KSU Veterans Day commemoration features State Rep. Ghanbari, themes of unity

Kent State Army ROTC cadets Lily Baechle (left) and Karly McGee (right) with Ohio’s state flag before the Veterans Day ceremony on Wed. Nov. 10, 2021.

Sophie Young Reporter

Bells rang out at 11 a.m. on Wednesday as a joint color guard from Kent State’s Army and Air Force ROTC raised the American, Ohio and Prisoner of War flags above Risman Plaza in today’s annual Veteran’s Day ceremony.

The crowd of veterans, current ROTC members and university staff stood in silence on the plaza, honoring U.S. Veterans and looking up at the flags atop poles gleaming in the sun.

“Our country is forever indebted to our veterans for their sacrifice, quiet courage and exemplary service,” said Lt. Col. Christian Grimm as he welcomed attendees to the program entitled “Honoring All Those Who Serve.” 

Grimm invited all to stand and sing the national anthem along with cadets at exactly 11:11 a.m., marking the first Armistice Day and the moment in 1918 when World War I officially came to an end. 

Pastoral Minister Carmen Roebke of the University Parish Newman Center was next to the stage, delivering an invocation calling for blessings on veterans and their families.

“May our hearts be filled with gratitude to our veterans,” Roebke prayed.

Grimm then introduced Kent State President Todd Diacon, who thanked veterans, ROTC students and their family members. President Diacon spoke of Paul Dickson’s book “The Rise of the G.I. Army,” and its theme “from division can come unity.”

Diacon introduced the day’s keynote speaker, District Three Ohio State Representative Haraz Ghanbari. Ghanbari is an Army and Navy veteran, Kent state alum and current Lieutenant Commander in the Navy Reserves.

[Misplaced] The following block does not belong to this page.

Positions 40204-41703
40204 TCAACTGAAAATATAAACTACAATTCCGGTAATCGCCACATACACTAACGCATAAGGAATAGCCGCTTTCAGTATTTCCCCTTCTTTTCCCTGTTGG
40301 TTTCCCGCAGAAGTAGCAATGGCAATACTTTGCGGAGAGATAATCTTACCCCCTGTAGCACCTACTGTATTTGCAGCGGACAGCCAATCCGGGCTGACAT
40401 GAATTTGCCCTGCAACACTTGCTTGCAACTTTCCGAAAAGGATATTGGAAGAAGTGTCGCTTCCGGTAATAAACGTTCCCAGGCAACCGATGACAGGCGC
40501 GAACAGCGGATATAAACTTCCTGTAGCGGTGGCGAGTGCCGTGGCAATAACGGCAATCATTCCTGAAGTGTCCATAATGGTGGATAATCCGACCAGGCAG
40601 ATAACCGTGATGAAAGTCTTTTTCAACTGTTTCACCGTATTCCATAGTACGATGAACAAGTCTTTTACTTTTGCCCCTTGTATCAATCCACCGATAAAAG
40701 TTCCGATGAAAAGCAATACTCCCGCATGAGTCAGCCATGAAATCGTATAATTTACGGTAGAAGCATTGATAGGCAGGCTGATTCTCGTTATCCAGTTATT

Ghanbari returned to Kent State in 2002 after his deployment to Bosnia-Herzegovina to finish his photojournalism degree. When he returned to campus, he walked on the same plaza he spoke on today. There, he came across students protesting the United State’s military involvement around the world. 

“I was frustrated, at a loss for words,” Ghanbari said. 

He turned to a nearby church that Sunday, and asked for prayers to foster conversation with the protesting students. 

“I want to encourage all of you not to allow our differences to divide us. Allow our differences to unite us,” he said, echoing Diacon’s message of unity. 

Ghanbari went on to speak of his family’s history in the military. His office contains the flags from the caskets of he and his wife’s grandparents, which he called a “daily reminder of a cause greater than our own.”

“If we forget about their service and their sacrifice, we have forgotten about the history of our nation,” concluded Ghanbari, speaking of Veterans from all generations.

As the ceremony concluded, a “Service Song Medley” of each branch of the armed forces song played over the speakers. Veterans took turns standing for the branch they served in, singing along.

The crowd stood in a moment of remembrance as the color guard returned to retire the colors, filing past a green lined with miniature American flags.

Sophie is a reporter. Contact her at [email protected]